Mary-Ann Sontag in cloudy, cold Wisconsin

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Date: Sun, 17 Mar 1996 10:15:25 EST From: HFDH10D@prodigy.com (MRS HARRIET GEHORSAM) To: berner-l@prairienet.org Subject: mary ann-cookies

Mary ann...oooh to be a doggie in your house with all those yummies. When I give my two grapes they roll it around it their mouths and spit them out...pitooey !! Now, bananas, Diva would kill for bananas, all she has to do is hear me unzip one and she is a perfect sit front with the nose jiggling.

Peanut butter, now that's a treat, but mom, how do I get it off the roof of my mouth....yuuch

Harriet, Diva, Val and silly puppy Tucker

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BERNER-L Digest 252

Date: Wed, 20 Mar 1996 13:54:04 +0900 From: PROLMC@ITU.pcmail.levels.unisa.edu.au (Leigh Conran) To: berner-l@prairienet.org (berner-l) Subject: Biscuits

Hi all

This biscuit recipe is similar to the first one Mary Ann Sontag offered - I suspect a variation from the same source.

2 cups wholewheat flour 1/4 cup cornmeal 1/2 cup soy flour 1/4 cup sunflower or pumpkin seeds 1 teaspn kelp powder 1/4 cup molasses 2 tabspns oil or melted butter 2 eggs mixed with 1/4 cup of milk

Mix dry ingredients together. Add molasses and all but 1 tablespoon of the egg mixture. Add more milk if needed to make a firm dough. Knead for a few minutes and then let stand fo 1/2 an hour or more. Roll out to 1/2 inch thick and cut into shapes and brush with rest of egg mixture. Bake on cookie sheets at 350F (180C) for 30 minutes or until lightly toasted. To make biscuits harder, leave in oven with heat off for an hour or more.

You can also make a variation with peanut butter and honey instead of seeds and molasses - good enough for people biscuits!!!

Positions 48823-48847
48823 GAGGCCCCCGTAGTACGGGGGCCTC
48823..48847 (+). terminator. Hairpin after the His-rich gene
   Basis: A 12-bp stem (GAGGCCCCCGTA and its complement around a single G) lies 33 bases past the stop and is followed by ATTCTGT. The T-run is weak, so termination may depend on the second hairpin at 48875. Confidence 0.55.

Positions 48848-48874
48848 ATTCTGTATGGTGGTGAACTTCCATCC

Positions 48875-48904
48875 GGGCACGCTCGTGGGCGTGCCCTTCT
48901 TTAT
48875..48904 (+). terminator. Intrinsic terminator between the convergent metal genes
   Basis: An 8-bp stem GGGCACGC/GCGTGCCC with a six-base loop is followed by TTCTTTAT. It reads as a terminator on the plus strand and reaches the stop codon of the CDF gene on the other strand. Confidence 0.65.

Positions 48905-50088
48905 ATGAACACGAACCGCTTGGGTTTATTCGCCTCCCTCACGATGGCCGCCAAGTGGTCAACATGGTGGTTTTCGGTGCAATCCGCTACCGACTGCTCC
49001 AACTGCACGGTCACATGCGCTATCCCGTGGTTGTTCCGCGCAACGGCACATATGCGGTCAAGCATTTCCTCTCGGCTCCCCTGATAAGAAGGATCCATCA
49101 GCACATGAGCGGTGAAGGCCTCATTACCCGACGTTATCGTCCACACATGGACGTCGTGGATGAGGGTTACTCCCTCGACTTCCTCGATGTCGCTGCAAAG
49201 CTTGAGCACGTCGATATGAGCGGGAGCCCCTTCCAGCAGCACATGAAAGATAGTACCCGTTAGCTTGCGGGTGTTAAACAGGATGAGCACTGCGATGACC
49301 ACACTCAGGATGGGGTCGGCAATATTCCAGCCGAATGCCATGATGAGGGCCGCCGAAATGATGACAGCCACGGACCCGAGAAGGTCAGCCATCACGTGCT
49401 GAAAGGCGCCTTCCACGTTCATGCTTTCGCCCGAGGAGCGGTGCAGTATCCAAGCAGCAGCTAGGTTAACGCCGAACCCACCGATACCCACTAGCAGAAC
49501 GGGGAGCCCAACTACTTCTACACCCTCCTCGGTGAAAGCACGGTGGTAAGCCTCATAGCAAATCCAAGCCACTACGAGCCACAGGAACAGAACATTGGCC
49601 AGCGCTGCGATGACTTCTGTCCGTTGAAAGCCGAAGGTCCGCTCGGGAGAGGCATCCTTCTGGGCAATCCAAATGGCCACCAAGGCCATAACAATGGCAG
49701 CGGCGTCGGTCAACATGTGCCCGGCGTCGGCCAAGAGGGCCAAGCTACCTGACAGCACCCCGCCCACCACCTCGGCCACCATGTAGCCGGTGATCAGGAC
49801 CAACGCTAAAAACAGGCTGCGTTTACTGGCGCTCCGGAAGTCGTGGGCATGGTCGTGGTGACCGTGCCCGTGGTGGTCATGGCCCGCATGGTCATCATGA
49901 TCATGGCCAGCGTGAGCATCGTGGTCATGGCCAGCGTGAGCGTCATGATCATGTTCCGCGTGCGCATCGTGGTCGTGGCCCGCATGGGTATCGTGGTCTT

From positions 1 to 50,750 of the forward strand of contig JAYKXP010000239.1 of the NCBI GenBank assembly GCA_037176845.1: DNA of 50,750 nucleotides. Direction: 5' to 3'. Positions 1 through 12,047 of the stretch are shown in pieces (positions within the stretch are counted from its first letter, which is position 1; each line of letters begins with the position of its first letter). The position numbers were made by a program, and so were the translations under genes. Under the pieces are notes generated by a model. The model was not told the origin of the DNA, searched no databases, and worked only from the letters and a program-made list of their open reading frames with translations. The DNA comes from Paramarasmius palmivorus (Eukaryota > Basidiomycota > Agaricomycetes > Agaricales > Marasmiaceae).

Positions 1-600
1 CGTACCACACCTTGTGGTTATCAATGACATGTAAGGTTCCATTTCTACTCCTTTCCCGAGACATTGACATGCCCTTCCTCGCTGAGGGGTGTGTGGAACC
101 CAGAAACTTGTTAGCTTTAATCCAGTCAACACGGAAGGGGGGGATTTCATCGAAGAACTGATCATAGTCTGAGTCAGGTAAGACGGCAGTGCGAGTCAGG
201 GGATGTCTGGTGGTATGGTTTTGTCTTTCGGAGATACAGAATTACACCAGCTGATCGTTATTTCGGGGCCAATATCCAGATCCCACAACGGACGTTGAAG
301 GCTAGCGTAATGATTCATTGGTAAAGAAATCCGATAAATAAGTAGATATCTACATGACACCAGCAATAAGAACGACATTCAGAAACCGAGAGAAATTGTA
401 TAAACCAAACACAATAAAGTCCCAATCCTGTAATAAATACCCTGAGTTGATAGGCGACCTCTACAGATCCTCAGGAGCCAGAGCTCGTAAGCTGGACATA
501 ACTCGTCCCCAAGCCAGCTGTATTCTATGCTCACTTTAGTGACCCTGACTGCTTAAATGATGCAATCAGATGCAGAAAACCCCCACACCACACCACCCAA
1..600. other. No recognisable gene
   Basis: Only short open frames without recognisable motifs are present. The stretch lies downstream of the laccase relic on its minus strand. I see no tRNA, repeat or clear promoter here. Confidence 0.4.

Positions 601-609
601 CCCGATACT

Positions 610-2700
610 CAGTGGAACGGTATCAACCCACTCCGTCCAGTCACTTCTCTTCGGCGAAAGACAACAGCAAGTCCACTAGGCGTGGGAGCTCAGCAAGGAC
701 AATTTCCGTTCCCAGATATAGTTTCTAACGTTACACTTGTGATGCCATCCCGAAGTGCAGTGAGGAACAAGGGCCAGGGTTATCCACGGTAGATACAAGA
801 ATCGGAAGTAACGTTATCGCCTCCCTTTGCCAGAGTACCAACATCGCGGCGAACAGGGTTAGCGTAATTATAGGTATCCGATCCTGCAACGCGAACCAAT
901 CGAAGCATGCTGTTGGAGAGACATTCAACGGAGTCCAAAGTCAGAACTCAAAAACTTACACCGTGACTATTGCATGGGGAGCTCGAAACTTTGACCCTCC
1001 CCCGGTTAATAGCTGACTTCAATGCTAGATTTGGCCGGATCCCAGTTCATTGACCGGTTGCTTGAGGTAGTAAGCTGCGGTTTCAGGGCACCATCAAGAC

Or alternatively, a very Australian-flavoured biscuit:

2 1/2 cups wholemeal flour 1/2 cup wheat germ 1/2 cup brown rice 1/2 cup canola oil (rape seed oil) 1 dessertspn crushed garlic 1 tablespn honey 1 teaspn Vegemite (the Australian bit - basically any savoury spread, this stuff is SALTY)

Mix all together. Roll onto board and cut into shapes. Bake in moderate oven 30-45 minutes, or until hard. Cool and store in an airtight tin or jar.

I haven't tried either of these myself, but apparently the first recipe goes down a treat, even with fussy eaters.

Happy cooking

Leigh in Adelaide, Sth Australia

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BERNER-L Digest 275

Date: Thu, 11 Apr 96 10:16:20 EDT From: molly bass To: berner-l@prairienet.org Subject: Re: Recipe Request

Dorothy, Chuck, Mocha and other berner-lers......

This is a VERY LATE reply but here is another dog biscuit recipe!

****************************************************************************** DOG BISCUITS FOR THE PAMPERED PET

Ingredients:

2.5 Cups Whole Wheat Flour (unsifted) .5 Cup Powdered Milk 1 Teaspoon Brown Sugar 1 Teaspoon Salt 3 Tablespoons Powdered Bouillon (Beef or Chicken) 6 Tablespoons of Margarine or Bacon Grease 1 Egg .5 Cup (approximate) Cold Water

Mix dry ingredients (flour, milk, sugar, salt, bouillon) in a large bowl. Add margarine and egg. Slowly add up to .5 cup of cold water while kneading the dough with your fingers. When the dough forms a soft ball, roll part of it out to 1/4" - 1/2" thickness (thinner will be crisper) on a surface covered lightly with flour. Use cookie cutters to make dog bone shapes. Then bake bones at 350 degrees for 30 minutes on a lightly greased cookie sheet. Let cool for 2-3 hours. The quantity will depend on the size of the bones.

******************************************************************************

Molly, Bogen, and Bianca - We love these treats. Hey Mom - when are you going to make us some more??? Charlottesville, VA mcb7k@virginia.EDU

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BERNER-L Digest 391

Date: Wed, 7 Aug 1996 22:50:39 +0930 From: ecologue@camtech.net.au (Ecologue Information Services) To: berner-l@prairienet.org Subject: Beren's birthday! (longish)

Hi all